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Overweight but won’t exercise. Who should pay?

Overweight but won’t exercise. Who should pay?

A new study says that the overweight live longer. Economists say that may be true, but the overweight have higher health costs.


A higher body mass index — a standard measure for determining whether people are overweight or obese — is associated with a number of chronic illnesses, including diabetes, heart disease and hypertension. These chronic illnesses are expensive to treat. If, as it now turns out, overweight people are living longer in addition to racking up more chronic illnesses, that means Medicare is on the hook for paying for more expensive people for more years….

In other words, your spare tire might help you live longer, but it is also accelerating the country’s debt problems.

[Prof. Goldman] gave as an example a doctor he knows who has an obese patient taking expensive drugs for various health problems related to being overweight. The doctor told Professor Goldman: “The best thing I could do for this patient would be to take him for a walk. But I don’t get paid for that.”

Across the pond, Savitri Hensman writing at Ekklesia, points to a proposal in the UK to cut benefits for people who don’t exercise:

As the NHS Choices website explains, GPs can help people to lose weight in various ways, including “exercise on prescription” and other physical activity opportunities. In addition “Many GP surgeries across the country prescribe exercise as a treatment for a range of conditions, including depression”. People with a family history of heart disease, at risk of osteoporosis, with diabetes, high blood pressure, arthritis or who have had a stroke are among those who can benefit.

A Dose of Localism recommends punishing those on such schemes who do not turn up to exercise sessions: “Relocalisation of council tax benefit and housing benefit combined with new technologies provide an opportunity for councils to embed financial incentives for behaviours that promote public health. The increasing use of smart cards for access to leisure facilities, for instance, provides councils with a significant amount of data on usage patterns. Where an exercise package is prescribed to a resident, housing and council tax benefit payments could be varied to reward or incentivise residents.”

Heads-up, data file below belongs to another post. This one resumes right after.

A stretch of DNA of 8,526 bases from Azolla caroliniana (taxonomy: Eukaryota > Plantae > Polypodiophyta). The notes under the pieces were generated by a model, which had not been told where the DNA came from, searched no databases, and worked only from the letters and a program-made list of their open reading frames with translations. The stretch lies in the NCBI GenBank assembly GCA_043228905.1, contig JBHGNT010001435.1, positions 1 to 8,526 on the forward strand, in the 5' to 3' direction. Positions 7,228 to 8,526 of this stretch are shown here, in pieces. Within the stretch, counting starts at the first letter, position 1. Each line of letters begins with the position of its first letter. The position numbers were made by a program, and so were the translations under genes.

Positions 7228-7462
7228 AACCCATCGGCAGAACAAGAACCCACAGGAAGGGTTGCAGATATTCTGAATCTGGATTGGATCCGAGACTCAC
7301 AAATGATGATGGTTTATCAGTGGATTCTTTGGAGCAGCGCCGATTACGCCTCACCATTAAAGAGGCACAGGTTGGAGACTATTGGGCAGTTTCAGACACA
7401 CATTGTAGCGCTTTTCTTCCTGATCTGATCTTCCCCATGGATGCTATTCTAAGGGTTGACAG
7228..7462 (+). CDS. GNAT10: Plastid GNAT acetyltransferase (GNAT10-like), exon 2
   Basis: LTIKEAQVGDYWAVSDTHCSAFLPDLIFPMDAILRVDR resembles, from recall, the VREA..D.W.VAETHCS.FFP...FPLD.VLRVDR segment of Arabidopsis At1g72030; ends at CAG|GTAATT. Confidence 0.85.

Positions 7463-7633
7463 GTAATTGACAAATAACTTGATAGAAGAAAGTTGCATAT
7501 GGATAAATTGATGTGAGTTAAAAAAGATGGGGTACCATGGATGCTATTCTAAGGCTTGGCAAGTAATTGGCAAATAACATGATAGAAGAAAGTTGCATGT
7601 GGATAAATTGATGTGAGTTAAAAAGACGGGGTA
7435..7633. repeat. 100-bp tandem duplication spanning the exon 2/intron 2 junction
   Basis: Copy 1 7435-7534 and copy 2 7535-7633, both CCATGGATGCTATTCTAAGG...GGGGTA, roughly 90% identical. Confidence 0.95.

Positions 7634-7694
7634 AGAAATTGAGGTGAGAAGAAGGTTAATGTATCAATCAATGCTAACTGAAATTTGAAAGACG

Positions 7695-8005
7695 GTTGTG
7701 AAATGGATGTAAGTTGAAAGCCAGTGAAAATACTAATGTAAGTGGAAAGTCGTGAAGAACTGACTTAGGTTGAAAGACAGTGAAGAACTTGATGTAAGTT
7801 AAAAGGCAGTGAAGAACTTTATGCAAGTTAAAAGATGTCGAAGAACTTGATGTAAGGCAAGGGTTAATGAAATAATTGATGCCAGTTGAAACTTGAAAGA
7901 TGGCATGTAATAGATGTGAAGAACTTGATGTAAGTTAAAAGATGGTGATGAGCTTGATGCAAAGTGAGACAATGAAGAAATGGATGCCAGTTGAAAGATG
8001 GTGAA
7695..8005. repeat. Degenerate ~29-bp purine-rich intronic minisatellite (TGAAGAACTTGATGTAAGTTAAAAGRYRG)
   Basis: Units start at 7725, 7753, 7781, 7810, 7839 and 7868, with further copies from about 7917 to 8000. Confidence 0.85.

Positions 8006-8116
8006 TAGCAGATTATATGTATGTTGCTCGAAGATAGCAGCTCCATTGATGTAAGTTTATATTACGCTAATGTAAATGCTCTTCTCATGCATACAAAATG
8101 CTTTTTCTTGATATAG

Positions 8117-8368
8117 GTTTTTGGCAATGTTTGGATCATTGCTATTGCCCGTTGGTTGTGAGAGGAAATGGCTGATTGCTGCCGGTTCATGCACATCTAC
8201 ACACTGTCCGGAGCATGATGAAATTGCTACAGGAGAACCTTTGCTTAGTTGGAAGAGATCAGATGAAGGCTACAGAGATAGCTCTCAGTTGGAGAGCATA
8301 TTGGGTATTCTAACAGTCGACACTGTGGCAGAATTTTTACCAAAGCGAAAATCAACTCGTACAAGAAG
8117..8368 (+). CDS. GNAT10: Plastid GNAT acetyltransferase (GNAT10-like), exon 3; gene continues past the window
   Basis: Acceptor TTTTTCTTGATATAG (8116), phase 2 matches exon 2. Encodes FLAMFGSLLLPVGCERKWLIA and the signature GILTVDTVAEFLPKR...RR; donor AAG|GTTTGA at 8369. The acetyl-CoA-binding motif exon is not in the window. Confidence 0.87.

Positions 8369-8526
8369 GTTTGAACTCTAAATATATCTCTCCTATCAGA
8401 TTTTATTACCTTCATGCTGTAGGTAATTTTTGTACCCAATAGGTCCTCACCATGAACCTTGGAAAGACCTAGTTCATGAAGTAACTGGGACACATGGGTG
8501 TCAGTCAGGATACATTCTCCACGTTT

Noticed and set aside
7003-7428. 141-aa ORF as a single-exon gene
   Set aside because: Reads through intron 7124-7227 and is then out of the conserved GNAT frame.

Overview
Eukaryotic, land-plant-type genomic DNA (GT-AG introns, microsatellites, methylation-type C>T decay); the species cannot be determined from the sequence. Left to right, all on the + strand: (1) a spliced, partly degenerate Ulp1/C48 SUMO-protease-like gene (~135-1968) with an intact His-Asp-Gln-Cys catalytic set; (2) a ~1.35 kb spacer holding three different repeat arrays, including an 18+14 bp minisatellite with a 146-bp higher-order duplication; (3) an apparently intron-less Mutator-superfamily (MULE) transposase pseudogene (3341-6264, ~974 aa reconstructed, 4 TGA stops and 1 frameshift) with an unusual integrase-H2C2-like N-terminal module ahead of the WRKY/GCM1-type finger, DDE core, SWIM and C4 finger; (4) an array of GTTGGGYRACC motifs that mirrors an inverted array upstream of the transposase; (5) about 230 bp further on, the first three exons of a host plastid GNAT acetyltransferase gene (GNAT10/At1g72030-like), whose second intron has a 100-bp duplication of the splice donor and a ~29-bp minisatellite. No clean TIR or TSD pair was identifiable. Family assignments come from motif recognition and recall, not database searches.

Is it wrong to require those on Medicare to pay for their healthcare if there is a cheaper and superior alternative, i.e. exercise? If we can ban supersized sodas or kids meals with toys (as some cities do) why not mandate exercise by taxing your Medicare benefits if exercise is prescribed and you don’t do it?


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Savi Hensman

As those who have read the articles cited – or my follow-up piece on – will have gathered, though I am in favour of promoting exercise, I am certainly not arguing for the proposal.


JCF–did you read any of the links I provided? The point is that obesity is not the “problem” that it has been painted to be.

If you would kindly re-read my post, I never said obesity was a problem, Paige. [FWIW, as someone who does muscle-building exercise, I have never trusted the BMI. Muscle weighs more than fat!]

…but I do think we need a conversation about health, and how what (quality/quantity) we eat/how we don’t exercise (enough, inc myself) contributes to ill health.

JC Fisher

Gary Paul Gilbert

Marion Nestle, Professor of Nutrition at NYU, on her blog Food Politics, says that in the real world being overweight increases the incidence of disease in some individuals. It is definitely a factor. In health as in nutrition one has to know many different factors.

Her general advice remains to eat less and move more. She is critical of both the food and diet industries.

We have a food industry which persuades Americans that it is a good idea to snack throughout the day and a diet industry which further helps to make people obsess about food. I was once pleasantly surprised to find a nutrition web sponsored by the French government which stressed “le plaisir de la table” ‘the pleasure of the table.’ In Europe people spend more time at table having conversations. There are many variables to health.

Gary Paul Gilbert

Gary Paul Gilbert


What about other risky behaviors?


Drinking to excess

Diabetics eating too many sugary foods

Motorcycle riders

Owners of guns

I could go on. How will the behaviors be monitored? Another large bureaucracy to monitor risky behavior?

Gary’s right. Education, not stygmatization is the answer. As has been mentioned, poor people all too often have fewer choices about food and exercise than those who are better off. And better public transit would get more of us out of our cars.

Does anyone think that seriously obese people who find it difficult to get around and difficult to lose weight are happy with their condition?

June Butler

Paige Baker

JCF–did you read any of the links I provided? The point is that obesity is not the “problem” that it has been painted to be. We hear over and over and over that fat people are unhealthy, per se, and that they are a drain on the healthcare system.

The evidence does not support those claims.

Rather than shaming fat people and discussing punitive measures against them, THAT’s the thing we need to be having a conversation about. We have been convinced that the world is flat. Why is that? And who has benefited from convincing us to completely ignore all the scientific evidence to the contrary?

I’ll be happy to have a conversation about the fact that our obsession with weight has nothing to do with health. It may have to do with aesthetics, or a multi-billion dollar diet industry, or with our Puritan desire to declare other people as “less than” and to control them through shame and social policy–but not with health.

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